STP691

    Prelaid Particleboard Flooring in New Zealand

    Published: Jan 1980


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    Abstract

    The prelaying of urea formaldehyde particleboard floors, as a working platform before the erection of the walls, has been practiced in New Zealand for the past 12 years. Approximately 80 percent of all new houses are constructed in this manner. Little is published about the extent of deterioration of particleboard that occurs during the exposure to the weather before houses are closed in. This paper reports the results of changes in physical and mechanical properties of particleboard exposed to the weather for periods of up to 6 months. The changes were measured both before and after the particleboard had been sanded back to a clean surface. After 3 months weathering and subsequent sanding, the particleboard tested met standard criteria for bending strength. Lack of a suitable surface for clear finishing may determine the amount of weathering the flooring can be subjected to before the houses are closed in.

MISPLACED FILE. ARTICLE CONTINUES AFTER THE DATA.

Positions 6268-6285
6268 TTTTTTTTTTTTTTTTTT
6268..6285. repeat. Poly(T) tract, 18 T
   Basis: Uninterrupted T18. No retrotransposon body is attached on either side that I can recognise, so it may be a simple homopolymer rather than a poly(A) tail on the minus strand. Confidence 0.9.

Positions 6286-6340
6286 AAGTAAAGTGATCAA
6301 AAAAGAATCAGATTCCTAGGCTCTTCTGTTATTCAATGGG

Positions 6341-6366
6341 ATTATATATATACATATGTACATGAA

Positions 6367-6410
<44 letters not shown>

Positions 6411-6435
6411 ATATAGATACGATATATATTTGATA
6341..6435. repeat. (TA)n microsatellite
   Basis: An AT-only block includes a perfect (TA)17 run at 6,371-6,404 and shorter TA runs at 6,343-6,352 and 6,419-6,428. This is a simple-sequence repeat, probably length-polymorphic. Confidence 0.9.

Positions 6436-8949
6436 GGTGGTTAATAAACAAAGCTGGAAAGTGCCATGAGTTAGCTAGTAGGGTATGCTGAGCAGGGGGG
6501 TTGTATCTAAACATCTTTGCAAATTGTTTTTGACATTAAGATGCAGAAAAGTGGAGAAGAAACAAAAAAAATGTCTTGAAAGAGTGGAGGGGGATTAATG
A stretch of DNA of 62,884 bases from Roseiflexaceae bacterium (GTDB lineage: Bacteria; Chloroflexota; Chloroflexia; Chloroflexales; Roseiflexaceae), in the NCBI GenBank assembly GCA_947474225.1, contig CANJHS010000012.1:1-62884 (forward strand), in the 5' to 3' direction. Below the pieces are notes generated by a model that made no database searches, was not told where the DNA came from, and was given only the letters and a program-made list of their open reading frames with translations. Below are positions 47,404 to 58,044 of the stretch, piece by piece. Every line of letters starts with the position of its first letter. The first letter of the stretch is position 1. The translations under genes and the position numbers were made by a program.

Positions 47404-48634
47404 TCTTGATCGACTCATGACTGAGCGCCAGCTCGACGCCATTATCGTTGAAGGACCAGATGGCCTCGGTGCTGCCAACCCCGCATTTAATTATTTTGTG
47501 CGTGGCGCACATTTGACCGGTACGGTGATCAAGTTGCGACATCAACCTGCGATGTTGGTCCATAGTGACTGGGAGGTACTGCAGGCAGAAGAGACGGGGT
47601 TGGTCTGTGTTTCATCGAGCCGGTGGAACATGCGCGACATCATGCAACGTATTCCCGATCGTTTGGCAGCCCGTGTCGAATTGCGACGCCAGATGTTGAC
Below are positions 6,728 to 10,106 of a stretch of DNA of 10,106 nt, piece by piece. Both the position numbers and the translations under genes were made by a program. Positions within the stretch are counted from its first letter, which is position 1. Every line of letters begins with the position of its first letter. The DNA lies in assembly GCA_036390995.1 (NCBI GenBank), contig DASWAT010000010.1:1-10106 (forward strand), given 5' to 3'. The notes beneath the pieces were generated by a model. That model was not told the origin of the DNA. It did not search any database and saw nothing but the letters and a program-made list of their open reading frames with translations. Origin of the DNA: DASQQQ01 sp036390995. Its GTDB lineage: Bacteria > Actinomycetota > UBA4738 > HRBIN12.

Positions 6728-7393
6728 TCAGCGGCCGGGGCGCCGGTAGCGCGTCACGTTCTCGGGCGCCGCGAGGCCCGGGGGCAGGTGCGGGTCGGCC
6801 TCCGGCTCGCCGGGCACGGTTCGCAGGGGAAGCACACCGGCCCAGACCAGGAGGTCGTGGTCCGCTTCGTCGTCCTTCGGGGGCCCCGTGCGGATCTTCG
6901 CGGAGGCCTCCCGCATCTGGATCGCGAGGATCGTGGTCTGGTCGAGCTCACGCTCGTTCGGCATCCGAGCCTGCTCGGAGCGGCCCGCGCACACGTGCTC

Keywords:

    wood particleboards, urea formaldehyde resins, floors, prefabrication, weathering, sanding, stiffness, modulus of elasticity, modulus of rupture in bending, surface roughness, durability, building materials


    Author Information:

    Fry, JI
    Materials research scientist and head of Material Research Division, Building Research Association of New Zealand, Wellington,

    Whitney, RS
    Materials research scientist and head of Material Research Division, Building Research Association of New Zealand, Wellington,


    Paper ID: STP36122S

    Committee/Subcommittee: E06.10

    DOI: 10.1520/STP36122S


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